Book Review – America is in the heart by Carlos Bulosan

I was googling my way through contemporary Philippine literature and what the “must reads” are and amongst others I found Elaine Castillos America is not the heart. Then I saw that she had written the foreword for Carlos Bulosan’s America is in the heart. The connection between them and the fact that the titles are so similar made me begin with Bulosan’s book which obviously came first.

America is in the heart is a semi-biographical novel about Bulosan’s experience as a Filipino immigrant in America in the 30’s up until the Second World War when Japan bombed Pearl Harbor which led to Filipinos given the right to join the armed forces of the United States. The narrative of the Filipino immigrant before this time is something I haven’t even though of. I am ashamed to say I knew very little about Filipino history until now. It is not something I was taught in school or even looked into and I was surprised to find that Filipinos were considered Mongolians, treated as animals or worse.

The book taught me a lot and I will give it this credit. It is very lyrical and beautiful and I guess I would expect no less from a poet like Bulosan. I found the language easy and well, but grew tired of the litany of travel going from here to there to here to there chasing something he could never put into words. It does give the whole book a sense of drifting without a purpose to anchor you down. Because even though Bulosan wanted to educate himself and be a writer, he didn’t really pursue it fully. It seems he left much to chance and then cursed his luck when not being as accomplished as others.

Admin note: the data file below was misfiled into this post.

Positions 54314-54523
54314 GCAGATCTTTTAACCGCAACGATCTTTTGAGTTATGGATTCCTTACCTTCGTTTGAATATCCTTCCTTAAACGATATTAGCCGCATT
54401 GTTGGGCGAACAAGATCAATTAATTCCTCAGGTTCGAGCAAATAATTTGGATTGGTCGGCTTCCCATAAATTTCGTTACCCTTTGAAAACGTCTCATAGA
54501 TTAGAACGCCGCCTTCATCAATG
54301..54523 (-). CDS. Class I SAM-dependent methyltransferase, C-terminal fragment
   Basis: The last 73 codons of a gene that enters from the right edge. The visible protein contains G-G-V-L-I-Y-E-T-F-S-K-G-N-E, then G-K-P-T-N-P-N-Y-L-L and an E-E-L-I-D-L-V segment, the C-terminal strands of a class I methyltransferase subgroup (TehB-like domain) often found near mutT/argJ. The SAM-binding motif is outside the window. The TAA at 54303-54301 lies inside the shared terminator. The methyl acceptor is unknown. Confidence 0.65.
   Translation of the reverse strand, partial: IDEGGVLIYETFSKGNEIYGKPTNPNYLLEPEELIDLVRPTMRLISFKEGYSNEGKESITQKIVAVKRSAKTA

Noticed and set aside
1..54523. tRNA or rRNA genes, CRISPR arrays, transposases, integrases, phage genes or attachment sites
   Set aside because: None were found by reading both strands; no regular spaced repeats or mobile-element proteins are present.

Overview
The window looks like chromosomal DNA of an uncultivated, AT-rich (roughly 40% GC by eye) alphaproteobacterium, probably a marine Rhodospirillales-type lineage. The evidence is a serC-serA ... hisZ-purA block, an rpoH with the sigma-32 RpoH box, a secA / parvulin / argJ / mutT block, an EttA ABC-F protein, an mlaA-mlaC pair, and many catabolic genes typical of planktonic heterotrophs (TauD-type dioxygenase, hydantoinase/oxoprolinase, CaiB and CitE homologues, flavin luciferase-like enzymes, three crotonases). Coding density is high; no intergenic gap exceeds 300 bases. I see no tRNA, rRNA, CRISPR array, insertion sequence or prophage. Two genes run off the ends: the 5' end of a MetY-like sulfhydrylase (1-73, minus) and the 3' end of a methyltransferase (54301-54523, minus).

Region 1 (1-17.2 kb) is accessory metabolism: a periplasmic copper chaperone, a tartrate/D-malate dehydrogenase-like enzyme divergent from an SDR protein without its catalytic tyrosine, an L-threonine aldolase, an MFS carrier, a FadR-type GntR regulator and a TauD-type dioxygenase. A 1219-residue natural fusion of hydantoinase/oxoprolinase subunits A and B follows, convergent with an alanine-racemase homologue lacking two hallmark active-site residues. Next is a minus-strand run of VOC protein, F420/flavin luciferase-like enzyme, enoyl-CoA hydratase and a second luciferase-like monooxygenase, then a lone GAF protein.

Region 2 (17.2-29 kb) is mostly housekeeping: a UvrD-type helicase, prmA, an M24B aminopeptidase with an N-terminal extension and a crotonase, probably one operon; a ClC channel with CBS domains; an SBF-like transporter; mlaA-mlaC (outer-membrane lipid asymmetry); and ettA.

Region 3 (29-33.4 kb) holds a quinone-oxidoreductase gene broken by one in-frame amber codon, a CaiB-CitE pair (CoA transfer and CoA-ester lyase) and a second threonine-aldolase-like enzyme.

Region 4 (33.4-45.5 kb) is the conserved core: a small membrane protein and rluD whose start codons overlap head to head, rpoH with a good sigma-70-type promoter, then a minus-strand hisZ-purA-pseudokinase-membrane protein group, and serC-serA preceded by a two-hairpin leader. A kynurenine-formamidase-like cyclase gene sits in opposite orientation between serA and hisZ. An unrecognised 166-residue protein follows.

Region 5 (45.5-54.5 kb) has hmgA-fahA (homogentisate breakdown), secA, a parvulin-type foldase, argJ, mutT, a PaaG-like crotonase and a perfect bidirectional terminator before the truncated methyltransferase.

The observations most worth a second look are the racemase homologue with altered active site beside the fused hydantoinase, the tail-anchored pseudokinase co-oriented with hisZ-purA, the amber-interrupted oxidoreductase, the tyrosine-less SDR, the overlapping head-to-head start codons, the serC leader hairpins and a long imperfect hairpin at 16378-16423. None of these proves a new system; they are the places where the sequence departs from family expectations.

Towards the end he immerses himself in literature and then searches for someone like himself that has had success just to prove to himself that it is possible. Like he wasn’t willing to try or put in the work if he couldn’t see that anyone before him had made it. Like it wouldn’t be worth the effort. It almost sounds like he is chasing the wrong thing and his intentions are lazy. Is that why he was never able to put his purpose into words? Is that the American dream? The easy way out?

All in all, I enjoyed it all the way to the end. And I would recommend it, especially to Filipinos and other Asians who could stand to be reminded of their heritage. There is a real statement this books makes for the Asian community standing up for Black Lives Matter. We were once in that same category. Don’t you forget that.

America is also the nameless foreigner, the homeless refugee, the hungry boy begging for a job and the black body dangling on a tree. America is the illiterate immigrant who is ashamed that the world of books and intellectual opportunities is closed to him. We are all that nameless foreigner, that homeless refugee, that hungry boy, that illiterate immigrant and that lynched black body. All of us, from the first Adams to the last Filipino, native born or alien, educated are illiterate – We are America!

Carlos Bulosan, America is in the heart